Unforeseen snow on the ground, a bite in the air, and winter is here. I was considering going out, and wondering if I should, but I think it’s going to be a coffee day.

I love coffee days. They’re productive, but in their own specific way. They usually start when I have the last cup in the pot, and then decide that wasn’t enough. A second pot is a luxury. I never get one before I go to work on the weekdays. It’s rare I have the opportunity to have the time to enjoy a second pot. When I do, it’s something I always savor.

Without coffee days, this website wouldn’t exist. One happened early in January of 2014. I had been considering doing a web site for a while, but I thought about how many pitfalls it entailed. How could I come up with new content on a consistent basis? What if I was so boring no one cared if the site existed? So I decided, on the second pot of the day, that I wanted to find out.

I always get good ideas on coffee days. The first bicycle tour. The dedication to complete a novel. The decision to leave the worst relationship of my life and the decision to begin the best one.

I’m not hip enough to frequent many coffee shops, but when I do like one, I’m dedicated to them. This morning’s coffee is Danger Monkey from Pablo’s. I’ve had cups there on random walks and before camping trips and hikes. I drink a lot of Huckleberry coffee as well, exposed to it on a whim one afternoon. My only field trip to Boyer’s school house cafe led to their coffee being in the cupboard often. I’m lucky there’s so many options in this city. I’ll be busy trying new places out and adding to my repertoire for a while yet.

shoot-469So what’s today’s coffee day going to lead to? It’s too early to tell. There’s some development to finish and a final edit of images for a project to be done. The 90,000 word goal of the novel isn’t going to get closer without putting some time on the laptop. There’s some travel planning that needs to be attended to. And, looming in the background of it all, the mountains are calling me and I feel that soon, I must go.

But first, coffee.


Pablo’s Danger Monkey- an excellent dark roast

Huckleberry Roasters- no bad choices here, but I love the Ethiopia Ardi

Boyer’s Coffee- Site of the first Rocky Mountain Film meetup

Coffee Days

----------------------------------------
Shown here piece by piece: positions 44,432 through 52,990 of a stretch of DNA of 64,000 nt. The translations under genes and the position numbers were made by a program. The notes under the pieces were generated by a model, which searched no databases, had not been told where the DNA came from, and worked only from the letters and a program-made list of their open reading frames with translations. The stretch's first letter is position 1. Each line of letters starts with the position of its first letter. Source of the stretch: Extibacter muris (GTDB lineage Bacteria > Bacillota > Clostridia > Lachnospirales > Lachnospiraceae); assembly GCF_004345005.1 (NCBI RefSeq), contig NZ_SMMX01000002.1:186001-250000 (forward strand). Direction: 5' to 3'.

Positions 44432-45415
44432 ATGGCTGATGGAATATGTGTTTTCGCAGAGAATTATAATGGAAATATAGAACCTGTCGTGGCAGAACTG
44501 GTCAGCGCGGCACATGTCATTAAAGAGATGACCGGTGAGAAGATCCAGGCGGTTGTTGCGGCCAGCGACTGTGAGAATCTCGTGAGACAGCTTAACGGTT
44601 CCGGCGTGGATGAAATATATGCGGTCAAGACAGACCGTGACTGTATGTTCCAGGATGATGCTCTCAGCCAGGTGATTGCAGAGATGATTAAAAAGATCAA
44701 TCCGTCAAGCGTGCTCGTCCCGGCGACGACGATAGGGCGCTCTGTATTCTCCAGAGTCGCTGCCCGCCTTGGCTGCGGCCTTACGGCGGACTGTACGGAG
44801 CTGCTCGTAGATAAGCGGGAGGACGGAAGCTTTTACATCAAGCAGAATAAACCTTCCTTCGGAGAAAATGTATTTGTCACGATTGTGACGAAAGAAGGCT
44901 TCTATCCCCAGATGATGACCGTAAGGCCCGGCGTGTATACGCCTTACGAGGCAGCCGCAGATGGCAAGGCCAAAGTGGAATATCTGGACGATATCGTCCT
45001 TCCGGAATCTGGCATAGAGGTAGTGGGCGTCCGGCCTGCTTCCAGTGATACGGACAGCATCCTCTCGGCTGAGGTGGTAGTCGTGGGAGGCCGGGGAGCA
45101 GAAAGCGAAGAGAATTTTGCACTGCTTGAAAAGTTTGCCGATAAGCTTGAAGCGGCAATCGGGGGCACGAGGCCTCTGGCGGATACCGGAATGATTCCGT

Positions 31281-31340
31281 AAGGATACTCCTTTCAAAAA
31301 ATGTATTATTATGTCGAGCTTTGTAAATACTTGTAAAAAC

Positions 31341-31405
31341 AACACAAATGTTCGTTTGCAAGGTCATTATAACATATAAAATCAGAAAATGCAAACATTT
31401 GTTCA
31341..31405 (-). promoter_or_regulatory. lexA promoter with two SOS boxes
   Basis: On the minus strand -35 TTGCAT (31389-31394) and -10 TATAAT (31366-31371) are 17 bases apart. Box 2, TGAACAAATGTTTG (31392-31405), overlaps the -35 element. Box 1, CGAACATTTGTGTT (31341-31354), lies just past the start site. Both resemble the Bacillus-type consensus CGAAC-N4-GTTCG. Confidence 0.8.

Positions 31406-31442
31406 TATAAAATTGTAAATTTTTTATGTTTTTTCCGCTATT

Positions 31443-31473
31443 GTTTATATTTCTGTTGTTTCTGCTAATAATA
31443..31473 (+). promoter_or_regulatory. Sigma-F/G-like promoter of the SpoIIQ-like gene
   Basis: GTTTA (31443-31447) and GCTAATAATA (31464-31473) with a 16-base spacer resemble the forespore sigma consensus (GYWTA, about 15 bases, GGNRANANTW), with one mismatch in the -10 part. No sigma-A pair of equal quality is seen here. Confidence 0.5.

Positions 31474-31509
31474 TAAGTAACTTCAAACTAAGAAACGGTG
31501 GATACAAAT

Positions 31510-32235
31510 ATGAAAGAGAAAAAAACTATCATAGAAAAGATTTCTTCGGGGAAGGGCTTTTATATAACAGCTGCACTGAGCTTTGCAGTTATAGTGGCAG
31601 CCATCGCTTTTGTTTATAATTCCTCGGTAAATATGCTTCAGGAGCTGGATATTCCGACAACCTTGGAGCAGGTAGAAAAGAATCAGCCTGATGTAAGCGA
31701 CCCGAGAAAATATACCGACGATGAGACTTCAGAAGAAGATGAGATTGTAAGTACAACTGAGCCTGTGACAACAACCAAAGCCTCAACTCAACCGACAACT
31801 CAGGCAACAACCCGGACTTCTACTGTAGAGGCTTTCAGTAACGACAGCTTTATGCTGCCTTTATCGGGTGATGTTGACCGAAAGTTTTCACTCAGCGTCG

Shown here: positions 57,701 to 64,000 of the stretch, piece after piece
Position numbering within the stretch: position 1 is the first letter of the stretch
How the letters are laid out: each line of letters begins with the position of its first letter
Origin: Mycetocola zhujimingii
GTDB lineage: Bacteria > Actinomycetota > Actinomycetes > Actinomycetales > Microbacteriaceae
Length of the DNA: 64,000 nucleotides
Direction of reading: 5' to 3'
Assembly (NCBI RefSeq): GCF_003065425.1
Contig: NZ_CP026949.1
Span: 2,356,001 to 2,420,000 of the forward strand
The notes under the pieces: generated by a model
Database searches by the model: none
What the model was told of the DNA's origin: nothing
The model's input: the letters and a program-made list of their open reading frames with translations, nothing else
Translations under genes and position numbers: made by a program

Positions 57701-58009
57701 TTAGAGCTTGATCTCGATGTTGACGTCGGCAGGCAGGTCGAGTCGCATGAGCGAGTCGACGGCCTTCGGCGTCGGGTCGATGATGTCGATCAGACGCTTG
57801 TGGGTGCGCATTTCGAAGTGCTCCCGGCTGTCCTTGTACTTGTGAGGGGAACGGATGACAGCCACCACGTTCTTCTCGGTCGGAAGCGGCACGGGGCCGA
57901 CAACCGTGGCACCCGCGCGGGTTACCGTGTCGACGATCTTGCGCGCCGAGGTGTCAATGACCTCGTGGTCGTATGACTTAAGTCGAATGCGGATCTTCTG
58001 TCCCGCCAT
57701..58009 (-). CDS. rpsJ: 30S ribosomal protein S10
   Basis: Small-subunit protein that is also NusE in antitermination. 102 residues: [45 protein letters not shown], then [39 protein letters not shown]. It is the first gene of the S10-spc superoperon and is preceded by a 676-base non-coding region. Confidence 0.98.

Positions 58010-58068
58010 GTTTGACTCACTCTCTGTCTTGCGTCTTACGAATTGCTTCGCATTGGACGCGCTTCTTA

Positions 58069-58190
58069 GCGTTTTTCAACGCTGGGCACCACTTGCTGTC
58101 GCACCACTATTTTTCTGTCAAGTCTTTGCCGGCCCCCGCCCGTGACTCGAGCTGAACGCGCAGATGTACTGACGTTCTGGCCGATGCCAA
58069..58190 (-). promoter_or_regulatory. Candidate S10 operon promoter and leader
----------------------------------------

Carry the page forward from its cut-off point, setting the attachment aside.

Saturday, November 14, 2015

Temptation of the path

I can resist a great many things, but not the temptation of a really good path.

I mean a good path. A really good path. Not some urban ramble of a couple of miles of sidewalk. Not some ambling squiggle though some downtown park where you never really get out of the sounds of traffic and car horns. That’s pretty much what I think of as commuting. And while commuting by foot is good for you, it’s not inspiring to the soul. It requires headphones and podcasts to distract you. It is the brussels sprouts of the offerings on the plate of hiking and biking.

Some folks really like brussels sprouts. If that’s your thing, then more power to you. But I can always look at them and say, no thank you.

Even if you cover them with cheese.

shoot-466A really good hiking path is surrounded by pines, and scrambles across rocks. It has a nice spot or two to just sit in the sun as the wind blows past and allows you to look down on a valley or river. It switchbacks when the grade gets tough, and gives you a nice spot or two to stop and look around while you catch your breath.

A really good bike path is mostly gravel or chat. It can give you some pavement, preferably asphalt, just to make you appreciate how smooth and beautiful it can be. Just enough to make up some time and get closer to lunch while you listen to the thrum of your wheels along it as you kick it up a notch and cover ground. But mostly, it needs to crunch as you go.

shoot-468It needs to connect something. A town or two, a good picnic spot, a nice overlook or lake to sit by are preferred. It needs to have character. The really long ones that can string all of that together are what I like best. If you can add in cool air and the crunch of leaves under your wheels, then you get bonus points.

And if you can throw in a good spot with a mean burger or tasty pizza along the way, well, I’m sold. I can’t resist it, and if you’ll excuse me, I need to be on my way.

Temptation of the path

Wednesday, November 11, 2015

The one that fits- revisiting the Nikon F3

“Digital photographers buy cameras because they’re better than last years model. Film peeps are just looking for the one that suits them best” Dan K